Grow-NY Finalists and NSF-Funded Halomine Targets COVID-19
The commercialization of a Cornell-created antimicrobial coating technology that keeps surfaces clean by extending the life of chlorine-based disinfectants – by days and even weeks – is being fast-tracked to determine how well it can combat COVID-19.
Its potential to prevent COVID-19 from contaminating private and public spaces has attracted the interest of the National Science Foundation, which on May 21 awarded the company $256,000 from its COVID-19 Rapid Response Research (RAPID) program to expedite the product’s development. The company received a separate $225,000 RAPID grant from the NSF on May 12 to fight hospital-based infections related to COVID-19.
The technology grew out of collaboration between Minglin Ma, associate professor of biological and environmental engineering in the College of Agriculture and Life Sciences, and former postdoctoral researcher Mingyu Qiao. Qiao joined Ma’s lab in 2017 to work on a USDA-funded project developing high-performance antimicrobial materials for agriculture and food safety.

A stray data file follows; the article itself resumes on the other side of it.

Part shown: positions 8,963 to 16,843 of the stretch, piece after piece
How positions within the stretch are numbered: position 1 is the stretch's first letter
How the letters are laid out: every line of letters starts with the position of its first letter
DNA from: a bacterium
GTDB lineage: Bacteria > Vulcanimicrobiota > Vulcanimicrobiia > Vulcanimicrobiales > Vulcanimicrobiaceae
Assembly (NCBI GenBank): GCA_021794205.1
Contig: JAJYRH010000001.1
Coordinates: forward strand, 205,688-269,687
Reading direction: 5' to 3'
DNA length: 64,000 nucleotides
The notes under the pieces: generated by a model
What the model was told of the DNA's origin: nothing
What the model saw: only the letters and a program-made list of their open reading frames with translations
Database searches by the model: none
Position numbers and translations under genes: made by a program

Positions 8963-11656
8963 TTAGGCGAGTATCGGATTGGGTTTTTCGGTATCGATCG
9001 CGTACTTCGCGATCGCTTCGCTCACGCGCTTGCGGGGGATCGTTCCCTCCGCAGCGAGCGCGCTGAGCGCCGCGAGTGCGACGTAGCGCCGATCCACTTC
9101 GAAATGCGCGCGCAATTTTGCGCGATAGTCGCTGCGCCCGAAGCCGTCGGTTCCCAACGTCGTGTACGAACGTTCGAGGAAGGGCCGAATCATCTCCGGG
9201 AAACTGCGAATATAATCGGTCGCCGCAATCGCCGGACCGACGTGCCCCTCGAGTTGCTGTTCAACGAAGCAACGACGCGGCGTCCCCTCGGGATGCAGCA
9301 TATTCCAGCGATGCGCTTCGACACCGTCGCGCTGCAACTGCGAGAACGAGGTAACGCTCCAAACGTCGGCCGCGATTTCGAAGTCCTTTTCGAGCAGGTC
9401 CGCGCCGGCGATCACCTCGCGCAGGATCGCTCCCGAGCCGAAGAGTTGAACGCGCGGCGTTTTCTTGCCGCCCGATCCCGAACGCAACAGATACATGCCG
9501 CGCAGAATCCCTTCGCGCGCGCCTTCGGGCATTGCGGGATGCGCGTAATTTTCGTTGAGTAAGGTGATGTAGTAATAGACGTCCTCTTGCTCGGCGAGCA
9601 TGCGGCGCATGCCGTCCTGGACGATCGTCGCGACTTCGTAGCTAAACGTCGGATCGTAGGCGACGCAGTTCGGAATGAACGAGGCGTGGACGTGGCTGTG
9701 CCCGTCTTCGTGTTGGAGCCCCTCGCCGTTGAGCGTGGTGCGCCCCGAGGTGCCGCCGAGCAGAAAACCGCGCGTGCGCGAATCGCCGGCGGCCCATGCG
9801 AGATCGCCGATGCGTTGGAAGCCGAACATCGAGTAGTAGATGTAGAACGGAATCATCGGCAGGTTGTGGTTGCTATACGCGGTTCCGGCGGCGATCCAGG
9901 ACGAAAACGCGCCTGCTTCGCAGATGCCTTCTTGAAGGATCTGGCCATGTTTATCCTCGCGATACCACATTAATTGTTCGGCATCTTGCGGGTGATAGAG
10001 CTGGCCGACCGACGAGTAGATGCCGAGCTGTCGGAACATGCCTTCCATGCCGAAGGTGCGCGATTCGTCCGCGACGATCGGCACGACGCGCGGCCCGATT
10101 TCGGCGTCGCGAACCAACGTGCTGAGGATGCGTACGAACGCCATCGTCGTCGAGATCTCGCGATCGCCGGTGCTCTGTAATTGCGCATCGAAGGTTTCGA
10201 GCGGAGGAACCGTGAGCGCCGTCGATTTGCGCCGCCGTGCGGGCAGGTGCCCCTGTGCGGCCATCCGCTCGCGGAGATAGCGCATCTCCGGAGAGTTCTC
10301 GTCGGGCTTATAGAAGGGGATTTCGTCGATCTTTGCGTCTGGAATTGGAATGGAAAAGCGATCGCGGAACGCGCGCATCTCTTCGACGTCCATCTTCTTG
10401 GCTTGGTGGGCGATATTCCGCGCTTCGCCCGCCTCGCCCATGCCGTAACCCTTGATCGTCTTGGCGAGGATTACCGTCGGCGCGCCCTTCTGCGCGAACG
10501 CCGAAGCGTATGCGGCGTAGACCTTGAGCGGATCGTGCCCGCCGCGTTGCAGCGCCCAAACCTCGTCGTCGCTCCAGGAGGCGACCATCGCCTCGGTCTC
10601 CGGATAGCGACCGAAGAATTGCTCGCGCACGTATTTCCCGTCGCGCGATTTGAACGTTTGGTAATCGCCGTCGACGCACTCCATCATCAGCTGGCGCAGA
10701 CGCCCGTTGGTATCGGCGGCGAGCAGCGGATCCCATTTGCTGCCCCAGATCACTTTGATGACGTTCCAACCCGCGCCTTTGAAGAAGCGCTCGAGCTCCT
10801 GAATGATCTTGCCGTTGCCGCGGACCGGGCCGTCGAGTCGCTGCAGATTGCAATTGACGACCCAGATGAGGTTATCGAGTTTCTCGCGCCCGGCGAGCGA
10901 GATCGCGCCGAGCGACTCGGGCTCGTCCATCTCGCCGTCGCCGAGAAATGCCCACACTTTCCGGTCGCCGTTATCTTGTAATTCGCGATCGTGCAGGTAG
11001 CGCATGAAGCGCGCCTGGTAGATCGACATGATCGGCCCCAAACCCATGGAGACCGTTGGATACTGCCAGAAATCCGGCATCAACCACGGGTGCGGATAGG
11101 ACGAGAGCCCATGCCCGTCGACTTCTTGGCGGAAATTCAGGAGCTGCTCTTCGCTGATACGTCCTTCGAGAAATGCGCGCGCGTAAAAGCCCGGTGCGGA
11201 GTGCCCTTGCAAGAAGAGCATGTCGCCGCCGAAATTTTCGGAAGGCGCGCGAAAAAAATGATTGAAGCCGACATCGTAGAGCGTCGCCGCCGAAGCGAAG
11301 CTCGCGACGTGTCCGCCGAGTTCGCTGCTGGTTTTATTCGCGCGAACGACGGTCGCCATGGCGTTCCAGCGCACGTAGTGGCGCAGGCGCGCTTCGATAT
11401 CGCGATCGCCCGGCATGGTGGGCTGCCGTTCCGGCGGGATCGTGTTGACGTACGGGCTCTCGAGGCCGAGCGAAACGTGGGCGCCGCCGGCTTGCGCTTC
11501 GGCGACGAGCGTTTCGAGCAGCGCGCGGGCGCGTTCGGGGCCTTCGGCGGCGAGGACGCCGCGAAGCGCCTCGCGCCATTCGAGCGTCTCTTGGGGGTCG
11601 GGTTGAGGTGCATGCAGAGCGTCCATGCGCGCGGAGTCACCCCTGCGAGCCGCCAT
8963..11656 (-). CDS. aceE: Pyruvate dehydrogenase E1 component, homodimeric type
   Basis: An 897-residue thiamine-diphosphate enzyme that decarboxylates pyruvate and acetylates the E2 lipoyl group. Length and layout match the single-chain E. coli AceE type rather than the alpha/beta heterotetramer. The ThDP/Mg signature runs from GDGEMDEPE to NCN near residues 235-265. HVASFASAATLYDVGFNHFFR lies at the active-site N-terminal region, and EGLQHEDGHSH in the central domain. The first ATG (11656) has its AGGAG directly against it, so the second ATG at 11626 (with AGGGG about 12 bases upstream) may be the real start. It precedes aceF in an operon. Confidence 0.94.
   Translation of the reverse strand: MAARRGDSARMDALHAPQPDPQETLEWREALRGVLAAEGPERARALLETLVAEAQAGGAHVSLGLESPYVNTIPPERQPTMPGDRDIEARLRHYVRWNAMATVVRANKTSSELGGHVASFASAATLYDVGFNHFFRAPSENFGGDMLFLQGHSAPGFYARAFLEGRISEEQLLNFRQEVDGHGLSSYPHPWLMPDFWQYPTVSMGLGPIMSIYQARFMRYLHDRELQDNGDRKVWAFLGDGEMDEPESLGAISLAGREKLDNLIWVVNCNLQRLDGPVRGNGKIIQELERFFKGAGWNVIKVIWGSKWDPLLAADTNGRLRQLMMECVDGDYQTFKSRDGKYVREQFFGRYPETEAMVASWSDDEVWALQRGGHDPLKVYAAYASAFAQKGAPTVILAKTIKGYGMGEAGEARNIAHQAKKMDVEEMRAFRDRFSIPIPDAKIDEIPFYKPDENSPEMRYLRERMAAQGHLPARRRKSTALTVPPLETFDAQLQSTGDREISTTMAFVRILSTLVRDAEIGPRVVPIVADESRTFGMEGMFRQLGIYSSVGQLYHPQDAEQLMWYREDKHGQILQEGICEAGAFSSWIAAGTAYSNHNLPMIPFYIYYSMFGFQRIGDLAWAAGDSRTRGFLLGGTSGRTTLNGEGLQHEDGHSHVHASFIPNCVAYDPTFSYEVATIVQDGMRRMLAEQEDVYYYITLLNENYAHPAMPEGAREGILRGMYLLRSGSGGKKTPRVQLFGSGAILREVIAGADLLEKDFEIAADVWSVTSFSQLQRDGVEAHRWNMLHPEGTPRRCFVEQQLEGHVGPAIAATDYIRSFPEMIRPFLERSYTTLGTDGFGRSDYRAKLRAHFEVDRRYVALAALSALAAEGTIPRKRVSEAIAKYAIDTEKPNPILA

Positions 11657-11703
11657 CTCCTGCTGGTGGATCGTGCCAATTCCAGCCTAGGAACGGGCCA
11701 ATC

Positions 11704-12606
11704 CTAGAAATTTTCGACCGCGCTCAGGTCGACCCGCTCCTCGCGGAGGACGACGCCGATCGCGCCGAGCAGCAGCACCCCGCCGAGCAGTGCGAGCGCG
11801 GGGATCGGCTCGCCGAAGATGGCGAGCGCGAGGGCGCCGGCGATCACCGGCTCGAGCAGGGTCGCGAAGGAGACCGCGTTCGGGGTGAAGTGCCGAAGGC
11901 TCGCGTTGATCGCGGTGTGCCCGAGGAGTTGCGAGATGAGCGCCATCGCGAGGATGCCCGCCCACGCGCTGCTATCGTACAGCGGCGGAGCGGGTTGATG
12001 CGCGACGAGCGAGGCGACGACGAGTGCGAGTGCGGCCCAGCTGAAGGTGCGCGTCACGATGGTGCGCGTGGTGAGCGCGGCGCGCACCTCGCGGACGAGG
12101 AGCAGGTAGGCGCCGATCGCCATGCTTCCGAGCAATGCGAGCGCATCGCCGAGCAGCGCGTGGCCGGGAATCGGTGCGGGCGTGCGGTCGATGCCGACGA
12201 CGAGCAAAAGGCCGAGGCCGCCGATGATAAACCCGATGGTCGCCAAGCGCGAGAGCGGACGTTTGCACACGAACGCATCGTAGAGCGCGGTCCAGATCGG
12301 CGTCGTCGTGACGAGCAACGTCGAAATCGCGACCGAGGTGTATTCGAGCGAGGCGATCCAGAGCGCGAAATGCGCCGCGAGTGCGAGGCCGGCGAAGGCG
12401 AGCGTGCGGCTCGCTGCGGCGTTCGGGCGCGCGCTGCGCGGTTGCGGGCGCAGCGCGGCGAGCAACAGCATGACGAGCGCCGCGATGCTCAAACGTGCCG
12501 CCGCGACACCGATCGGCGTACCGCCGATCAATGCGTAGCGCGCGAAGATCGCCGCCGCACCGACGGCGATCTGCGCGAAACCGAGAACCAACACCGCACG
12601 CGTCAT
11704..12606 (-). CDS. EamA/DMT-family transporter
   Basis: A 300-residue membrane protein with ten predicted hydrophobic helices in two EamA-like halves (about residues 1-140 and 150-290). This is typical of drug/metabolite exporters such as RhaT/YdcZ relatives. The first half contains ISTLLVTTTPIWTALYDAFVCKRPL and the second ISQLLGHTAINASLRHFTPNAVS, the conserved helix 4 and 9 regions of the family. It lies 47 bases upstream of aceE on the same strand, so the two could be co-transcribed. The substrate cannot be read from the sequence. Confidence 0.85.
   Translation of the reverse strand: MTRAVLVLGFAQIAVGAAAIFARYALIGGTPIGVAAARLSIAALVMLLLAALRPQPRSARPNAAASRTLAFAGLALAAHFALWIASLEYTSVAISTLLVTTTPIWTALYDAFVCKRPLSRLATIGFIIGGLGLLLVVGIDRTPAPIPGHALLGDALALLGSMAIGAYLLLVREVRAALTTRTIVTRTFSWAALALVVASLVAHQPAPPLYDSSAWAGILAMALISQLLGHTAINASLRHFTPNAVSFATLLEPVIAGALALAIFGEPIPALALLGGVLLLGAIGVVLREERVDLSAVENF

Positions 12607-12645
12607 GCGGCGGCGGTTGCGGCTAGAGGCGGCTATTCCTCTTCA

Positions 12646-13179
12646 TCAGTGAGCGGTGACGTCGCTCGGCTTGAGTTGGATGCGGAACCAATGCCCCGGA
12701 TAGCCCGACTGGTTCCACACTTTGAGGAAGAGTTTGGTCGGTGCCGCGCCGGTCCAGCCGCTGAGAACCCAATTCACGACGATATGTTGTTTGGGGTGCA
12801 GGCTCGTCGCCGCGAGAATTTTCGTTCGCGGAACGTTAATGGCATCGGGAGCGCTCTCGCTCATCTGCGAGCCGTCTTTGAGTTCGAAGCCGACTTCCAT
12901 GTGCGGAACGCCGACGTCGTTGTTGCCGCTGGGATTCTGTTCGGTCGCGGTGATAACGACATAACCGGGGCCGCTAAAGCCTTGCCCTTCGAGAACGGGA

Ma and Qiao realized their coating technology – a thin-film polymer that can be sprayed on surfaces to safely prolong the life of disinfectants – had public health applications as well. Last year, they partnered with Ted Eveleth, MBA ’90, to launch Halomine Inc., with support from the Praxis Center for Venture Development and the Cornell Center for Materials Research.